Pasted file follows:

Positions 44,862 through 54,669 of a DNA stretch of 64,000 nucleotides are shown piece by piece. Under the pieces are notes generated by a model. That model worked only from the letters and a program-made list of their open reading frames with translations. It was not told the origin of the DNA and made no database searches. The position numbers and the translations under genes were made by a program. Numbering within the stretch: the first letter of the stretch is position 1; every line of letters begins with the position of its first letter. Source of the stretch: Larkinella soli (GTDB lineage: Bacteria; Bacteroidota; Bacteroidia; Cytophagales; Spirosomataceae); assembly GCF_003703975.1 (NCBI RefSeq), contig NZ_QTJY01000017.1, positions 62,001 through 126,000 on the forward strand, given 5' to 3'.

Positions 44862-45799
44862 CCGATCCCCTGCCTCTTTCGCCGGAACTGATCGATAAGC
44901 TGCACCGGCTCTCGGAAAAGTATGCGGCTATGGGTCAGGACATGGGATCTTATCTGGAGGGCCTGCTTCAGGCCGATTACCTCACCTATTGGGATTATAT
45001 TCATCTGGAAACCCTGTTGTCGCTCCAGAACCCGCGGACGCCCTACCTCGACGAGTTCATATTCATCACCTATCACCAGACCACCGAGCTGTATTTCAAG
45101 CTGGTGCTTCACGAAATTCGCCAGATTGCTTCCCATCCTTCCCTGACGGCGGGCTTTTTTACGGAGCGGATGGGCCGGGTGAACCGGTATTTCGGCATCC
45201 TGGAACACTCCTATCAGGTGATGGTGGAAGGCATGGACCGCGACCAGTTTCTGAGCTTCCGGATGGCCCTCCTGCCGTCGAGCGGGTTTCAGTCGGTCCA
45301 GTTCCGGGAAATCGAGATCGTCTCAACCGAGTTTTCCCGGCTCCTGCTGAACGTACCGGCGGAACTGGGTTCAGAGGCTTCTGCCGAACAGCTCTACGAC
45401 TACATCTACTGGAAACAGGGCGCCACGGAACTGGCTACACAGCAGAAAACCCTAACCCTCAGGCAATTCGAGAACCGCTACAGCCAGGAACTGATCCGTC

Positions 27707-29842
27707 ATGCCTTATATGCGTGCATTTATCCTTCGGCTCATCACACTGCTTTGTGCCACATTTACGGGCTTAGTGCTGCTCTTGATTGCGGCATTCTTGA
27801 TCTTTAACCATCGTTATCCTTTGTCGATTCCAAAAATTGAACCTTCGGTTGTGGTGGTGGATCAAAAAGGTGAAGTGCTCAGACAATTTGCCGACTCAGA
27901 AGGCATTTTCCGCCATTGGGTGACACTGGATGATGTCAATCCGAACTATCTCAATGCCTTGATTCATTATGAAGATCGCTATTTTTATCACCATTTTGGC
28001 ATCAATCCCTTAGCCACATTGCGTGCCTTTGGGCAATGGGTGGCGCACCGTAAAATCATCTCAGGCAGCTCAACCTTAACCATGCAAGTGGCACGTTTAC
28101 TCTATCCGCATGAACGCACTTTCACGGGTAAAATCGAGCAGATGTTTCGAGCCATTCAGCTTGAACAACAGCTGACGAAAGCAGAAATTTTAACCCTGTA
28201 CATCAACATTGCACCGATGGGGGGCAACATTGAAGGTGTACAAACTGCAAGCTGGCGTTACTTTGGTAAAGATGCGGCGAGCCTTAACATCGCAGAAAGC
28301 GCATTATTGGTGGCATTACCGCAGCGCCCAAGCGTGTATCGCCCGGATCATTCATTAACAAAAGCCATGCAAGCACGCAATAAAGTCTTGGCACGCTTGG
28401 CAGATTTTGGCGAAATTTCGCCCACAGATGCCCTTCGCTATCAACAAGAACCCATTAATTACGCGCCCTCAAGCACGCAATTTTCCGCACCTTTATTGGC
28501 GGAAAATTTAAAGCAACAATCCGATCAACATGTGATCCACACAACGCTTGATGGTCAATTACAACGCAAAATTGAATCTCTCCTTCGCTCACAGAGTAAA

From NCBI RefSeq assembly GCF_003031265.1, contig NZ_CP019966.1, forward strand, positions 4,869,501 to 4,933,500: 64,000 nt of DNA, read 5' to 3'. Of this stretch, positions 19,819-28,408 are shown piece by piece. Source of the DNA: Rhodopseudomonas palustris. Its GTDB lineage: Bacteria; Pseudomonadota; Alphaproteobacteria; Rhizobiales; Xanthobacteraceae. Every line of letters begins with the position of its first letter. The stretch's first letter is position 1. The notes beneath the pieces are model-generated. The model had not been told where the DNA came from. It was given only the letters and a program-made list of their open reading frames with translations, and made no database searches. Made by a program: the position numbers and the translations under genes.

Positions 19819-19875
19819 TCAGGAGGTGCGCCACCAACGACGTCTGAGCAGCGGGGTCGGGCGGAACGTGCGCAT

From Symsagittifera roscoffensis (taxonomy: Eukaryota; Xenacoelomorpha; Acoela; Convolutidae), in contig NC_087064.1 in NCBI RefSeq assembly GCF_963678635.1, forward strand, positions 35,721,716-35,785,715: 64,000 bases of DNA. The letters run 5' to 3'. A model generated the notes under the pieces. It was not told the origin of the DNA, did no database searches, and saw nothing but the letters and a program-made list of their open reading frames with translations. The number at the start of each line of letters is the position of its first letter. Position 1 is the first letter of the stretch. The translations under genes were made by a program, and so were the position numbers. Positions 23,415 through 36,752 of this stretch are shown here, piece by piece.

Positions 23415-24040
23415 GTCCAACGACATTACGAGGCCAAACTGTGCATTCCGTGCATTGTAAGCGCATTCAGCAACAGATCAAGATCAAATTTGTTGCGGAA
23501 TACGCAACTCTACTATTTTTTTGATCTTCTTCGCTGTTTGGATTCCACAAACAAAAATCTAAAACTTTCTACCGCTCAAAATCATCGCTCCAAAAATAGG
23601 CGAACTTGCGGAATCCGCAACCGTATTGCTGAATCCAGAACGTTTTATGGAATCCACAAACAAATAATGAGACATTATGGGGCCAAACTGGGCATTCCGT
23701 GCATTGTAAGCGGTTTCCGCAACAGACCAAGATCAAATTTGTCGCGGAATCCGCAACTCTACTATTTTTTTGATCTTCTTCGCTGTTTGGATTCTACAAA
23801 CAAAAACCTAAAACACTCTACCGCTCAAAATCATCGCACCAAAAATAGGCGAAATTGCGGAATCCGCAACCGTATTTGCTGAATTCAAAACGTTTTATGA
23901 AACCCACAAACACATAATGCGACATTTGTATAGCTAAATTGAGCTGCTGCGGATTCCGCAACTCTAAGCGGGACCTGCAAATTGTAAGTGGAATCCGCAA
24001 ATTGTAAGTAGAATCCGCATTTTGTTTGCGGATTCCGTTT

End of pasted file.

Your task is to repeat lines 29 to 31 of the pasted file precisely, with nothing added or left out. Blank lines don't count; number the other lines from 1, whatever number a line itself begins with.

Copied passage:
23801 CAAAAACCTAAAACACTCTACCGCTCAAAATCATCGCACCAAAAATAGGCGAAATTGCGGAATCCGCAACCGTATTTGCTGAATTCAAAACGTTTTATGA
23901 AACCCACAAACACATAATGCGACATTTGTATAGCTAAATTGAGCTGCTGCGGATTCCGCAACTCTAAGCGGGACCTGCAAATTGTAAGTGGAATCCGCAA
24001 ATTGTAAGTAGAATCCGCATTTTGTTTGCGGATTCCGTTT